Rozana Montiel and Alin V. Wallach proposed a canopy above a space in order to give a new life to an unused plaza in Veracruz, Mexico. This structure is half covered, half not, with two levels height in some points, containing enclosed spaces for children, recreational areas, activity rooms and least but not last, bathrooms. The structure is created in such a way, that people can sit in the upper part of the court and observe the activites happening below. What inspired me was the simplicity of this light structure that, even if is all precise, clean and organised, creates the needed space for the informal to happen. It can be from impromtu barber shop to an open air theatre for kids or a yoga space. The materials used for this structure are durable and efficient like steel and brick. Chicago is known for its steel structured buildings in the city center but is also known as having great white brick houses in the near suburbs. These two materials put together in the studied context can generate light structures needed in order to let informality and appropriation happen. “We built an indoor court, efficiently optimising a very restricted space in order to generate a varied activity programme.� Rozana Montiel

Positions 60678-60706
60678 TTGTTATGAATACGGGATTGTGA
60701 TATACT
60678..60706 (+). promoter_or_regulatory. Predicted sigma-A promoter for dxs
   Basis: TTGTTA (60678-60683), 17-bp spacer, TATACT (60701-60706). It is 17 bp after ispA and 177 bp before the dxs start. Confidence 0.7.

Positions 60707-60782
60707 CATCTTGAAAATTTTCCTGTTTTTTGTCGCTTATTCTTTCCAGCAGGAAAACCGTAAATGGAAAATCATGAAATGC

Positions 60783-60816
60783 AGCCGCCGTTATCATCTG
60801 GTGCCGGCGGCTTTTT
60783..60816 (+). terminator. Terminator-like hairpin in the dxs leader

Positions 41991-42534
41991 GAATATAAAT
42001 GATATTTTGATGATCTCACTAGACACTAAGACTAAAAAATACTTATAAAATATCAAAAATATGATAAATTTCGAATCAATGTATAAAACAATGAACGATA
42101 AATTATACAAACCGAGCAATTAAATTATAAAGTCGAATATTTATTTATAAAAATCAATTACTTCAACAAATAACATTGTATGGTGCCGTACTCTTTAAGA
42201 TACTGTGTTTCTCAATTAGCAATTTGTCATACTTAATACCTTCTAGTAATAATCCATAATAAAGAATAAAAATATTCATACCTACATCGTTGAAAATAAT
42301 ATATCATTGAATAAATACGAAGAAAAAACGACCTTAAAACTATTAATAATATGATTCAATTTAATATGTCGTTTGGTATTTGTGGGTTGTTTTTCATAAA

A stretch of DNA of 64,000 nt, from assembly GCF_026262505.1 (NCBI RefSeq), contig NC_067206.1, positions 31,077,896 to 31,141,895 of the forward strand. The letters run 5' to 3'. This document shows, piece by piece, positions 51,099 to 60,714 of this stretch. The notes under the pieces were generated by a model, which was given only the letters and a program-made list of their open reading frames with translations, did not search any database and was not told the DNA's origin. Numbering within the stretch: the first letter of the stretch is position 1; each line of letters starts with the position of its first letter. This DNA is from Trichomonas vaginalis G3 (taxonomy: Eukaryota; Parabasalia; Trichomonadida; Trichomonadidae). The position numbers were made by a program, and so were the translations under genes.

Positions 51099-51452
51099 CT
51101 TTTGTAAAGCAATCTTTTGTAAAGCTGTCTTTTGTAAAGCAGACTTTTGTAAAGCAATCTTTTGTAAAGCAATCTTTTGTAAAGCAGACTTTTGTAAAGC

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Re-use of construction materials after demolition

The Quinta Monroy social housing project of Elemental, is inspiring for the case of North Lawndale because of the innovative way of using space and building just half of the house, letting space for another further half development by the settlers. This, in our case, could be a great idea of using the existing blind walls remained empty after the demolition of some white-stone houses that were built in a raw, and instead of building new houses from zero, we could create a framework on which the existing settlers can extend and create their own habitat.

Construction and Demolition debris is non-hazardous, noncontaminated solid waste resulting from construction, remodeling, repair or demolition projects on pavement, buildings and other structures. It may include: Bricks, concrete, rock and other masonry materials, wood, including non-hazardous painted, treated, and coated wood, scrap metal, plaster and gypsum drywall, plumbing fixtures and piping, nonasbestos insulation, roofing shingles and other roof coverings, reclaimed asphalt pavement, glass and plastics, landscape waste. These recycled materials are a great source for building new interventions in poor suburban areas, without being necessary need of new investors to come build new buildings.